We all remember making gingerbread houses as kids. It’s a common holiday ritual and an opportunity to be creative without pressure. In our homes as kids it was also our moms’ secret team-building exercise — sibling group therapy without the pricy bill. Some of that magic has been lost in recent years with the advent of gingerbread-house kits. These prefab creations are indeed a great time saver, but we hope that the tradition of home-baked gingerbread will continue. This dough is easy to make and work with, and it is also delicious. After all, the best part of a homemade gingerbread house is getting to rip it apart and eat it the day after Christmas.
- 3 cups all-purpose flour
- 1 1/2 teaspoons baking powder
- 3/4 teaspoon baking soda
- 1/2 teaspoon salt
- 1 tablespoon ground ginger
- 1 tablespoon cinnamon
- 1/4 teaspoon ground cloves
- ½ cup unsalted butter, room temperature
- ¾ cup loosely packed brown sugar
- 1 large egg, room temperature
- ½ cup fancy molasses
- 1 tablespoon pure vanilla extract
- 4 cups icing sugar
- 4 large egg whites (1/2 cup)
- In a medium bowl, whisk together the flour, baking powder, baking soda, salt, ginger, cinnamon and cloves until well blended.
- In the bowl of a stand mixer fitted with the paddle attachment, beat the butter, brown sugar and egg on medium speed until light and fluffy, about 3 minutes. Add the molasses and vanilla and beat until well blended, stopping to scrape down the sides of the bowl midway.
- With the mixer on low speed, slowly add the flour mixture, mixing until a dough forms. Turn the dough out onto a piece of plastic wrap. Flatten the dough into a disc, fully wrap in the plastic and chill for at least 2 hours or up to 8 hours.
- Put oven racks in the upper and lower thirds of the oven and preheat the oven to 350°F. Line 2 baking sheets with parchment paper.
- On a lightly floured work surface, roll out the dough to 1/4-inch thickness, using additional flour to dust your work surface and rolling pin as needed. Cut out house shapes, each roughly 3 1/2 × 5 inches, and arrange on the lined baking sheets, leaving a space between each cookie. Gather the scraps, reroll and cut out more houses until all the dough is used. You should have at least 10 cookies.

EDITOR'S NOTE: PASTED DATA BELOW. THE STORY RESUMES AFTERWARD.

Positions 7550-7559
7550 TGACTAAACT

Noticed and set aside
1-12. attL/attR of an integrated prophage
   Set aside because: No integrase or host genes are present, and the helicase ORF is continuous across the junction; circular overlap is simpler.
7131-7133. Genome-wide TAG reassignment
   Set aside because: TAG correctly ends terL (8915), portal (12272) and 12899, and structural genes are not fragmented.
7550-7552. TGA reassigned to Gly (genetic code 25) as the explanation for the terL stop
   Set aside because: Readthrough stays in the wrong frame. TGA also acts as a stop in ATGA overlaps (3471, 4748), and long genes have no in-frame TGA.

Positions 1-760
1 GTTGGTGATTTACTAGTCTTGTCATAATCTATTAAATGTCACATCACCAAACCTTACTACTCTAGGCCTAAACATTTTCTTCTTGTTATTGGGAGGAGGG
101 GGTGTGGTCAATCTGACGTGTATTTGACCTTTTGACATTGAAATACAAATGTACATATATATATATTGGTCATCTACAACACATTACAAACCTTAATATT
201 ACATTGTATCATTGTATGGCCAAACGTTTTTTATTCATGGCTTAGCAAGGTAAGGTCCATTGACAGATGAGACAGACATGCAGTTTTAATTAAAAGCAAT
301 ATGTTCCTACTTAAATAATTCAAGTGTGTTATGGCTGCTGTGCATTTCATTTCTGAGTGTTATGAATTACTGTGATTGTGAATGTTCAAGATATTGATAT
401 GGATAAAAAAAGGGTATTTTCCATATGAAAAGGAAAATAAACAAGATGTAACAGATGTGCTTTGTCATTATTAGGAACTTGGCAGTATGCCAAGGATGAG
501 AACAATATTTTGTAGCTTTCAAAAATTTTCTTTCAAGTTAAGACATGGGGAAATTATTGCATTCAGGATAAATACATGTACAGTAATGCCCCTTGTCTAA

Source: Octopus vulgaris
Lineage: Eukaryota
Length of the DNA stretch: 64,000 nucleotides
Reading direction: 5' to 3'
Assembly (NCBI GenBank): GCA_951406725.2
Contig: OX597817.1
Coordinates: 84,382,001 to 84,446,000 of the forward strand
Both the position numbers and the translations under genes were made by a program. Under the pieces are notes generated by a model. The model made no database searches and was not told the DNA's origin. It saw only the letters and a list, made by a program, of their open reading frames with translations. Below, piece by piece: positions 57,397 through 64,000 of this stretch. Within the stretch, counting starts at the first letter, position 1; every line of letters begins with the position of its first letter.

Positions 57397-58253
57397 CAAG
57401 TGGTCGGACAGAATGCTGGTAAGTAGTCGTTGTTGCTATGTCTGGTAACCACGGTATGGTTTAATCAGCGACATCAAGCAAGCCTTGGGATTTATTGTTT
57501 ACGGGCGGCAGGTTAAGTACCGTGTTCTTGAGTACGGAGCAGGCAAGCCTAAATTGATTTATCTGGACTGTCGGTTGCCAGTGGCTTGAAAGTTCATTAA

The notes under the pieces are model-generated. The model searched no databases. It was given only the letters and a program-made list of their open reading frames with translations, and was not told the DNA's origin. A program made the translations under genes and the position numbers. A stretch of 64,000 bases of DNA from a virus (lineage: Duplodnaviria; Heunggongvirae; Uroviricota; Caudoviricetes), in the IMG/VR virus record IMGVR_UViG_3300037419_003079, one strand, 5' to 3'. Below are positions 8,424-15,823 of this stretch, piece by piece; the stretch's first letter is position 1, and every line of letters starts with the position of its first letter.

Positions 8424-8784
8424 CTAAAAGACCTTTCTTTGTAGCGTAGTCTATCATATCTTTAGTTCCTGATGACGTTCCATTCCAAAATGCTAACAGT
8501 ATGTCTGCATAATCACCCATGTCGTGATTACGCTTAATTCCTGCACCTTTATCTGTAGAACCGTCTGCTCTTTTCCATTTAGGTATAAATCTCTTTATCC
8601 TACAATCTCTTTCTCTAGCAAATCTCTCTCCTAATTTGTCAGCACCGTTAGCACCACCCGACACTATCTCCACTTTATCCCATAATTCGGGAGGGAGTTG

- Bake for 15 to 20 minutes or until the cookies are firm to the touch. For even baking, rotate the sheets front to back and top to bottom halfway through. Allow the cookies to cool slightly on the baking sheets before transferring them to a wire rack to cool completely. The cookies can be stored in an airtight container for up to 1 month.
- Glaze or decorate the cookies with royal icing.
- Sift the icing sugar into the bowl of a stand mixer.
- Place the bowl on the mixer and fit it with the paddle attachment. With the mixer on low speed, add 2 of the egg whites. Increase the speed to medium-low and mix until combined. Add the remaining 2 egg whites and mix on medium speed for 10 minutes, stopping to scrape down the sides of the bowl at least once.
- Cover the bowl with plastic wrap or transfer to an airtight container. The royal icing will keep in the fridge for up to 2 days. Before using, bring to room temperature and then beat.
To make the royal icing a suitable consistency for dipping sugar cookies, water has to be added:
- In order to dip the tops of the cookies and achieve a smooth surface, water has to be added to the Royal Icing to create a “flood” consistency. Add water 1 teaspoon at a time, stirring after each addition until well combined. The royal icing will have reached the flood stage when, if you lift some with a spoon and drizzle it back into the bowl, it smooths out in 8 to 10 seconds. You want the icing to be thin enough that it will even out once dipped, but thick enough that it will hold its shape and not run off the sides of the cookie as it dries.
- Hold a cookie upside down and dip the top, but not the sides, in the icing. Pull it out and hold it over the bowl, still upside down, for about 5 sections so that any excess can drip off. Turn the cookie upright and place it on a wire rack or clean baking sheet to dry. Repeat with the remaining cookies. Set them aside for a full 24 hours to dry. If it is not very humid, it may only take 12 hours. Royal icing dries to a very hard consistency, so it is easy to tell when they are ready. The decorated cookies can be stored in an airtight container for up to 1 month.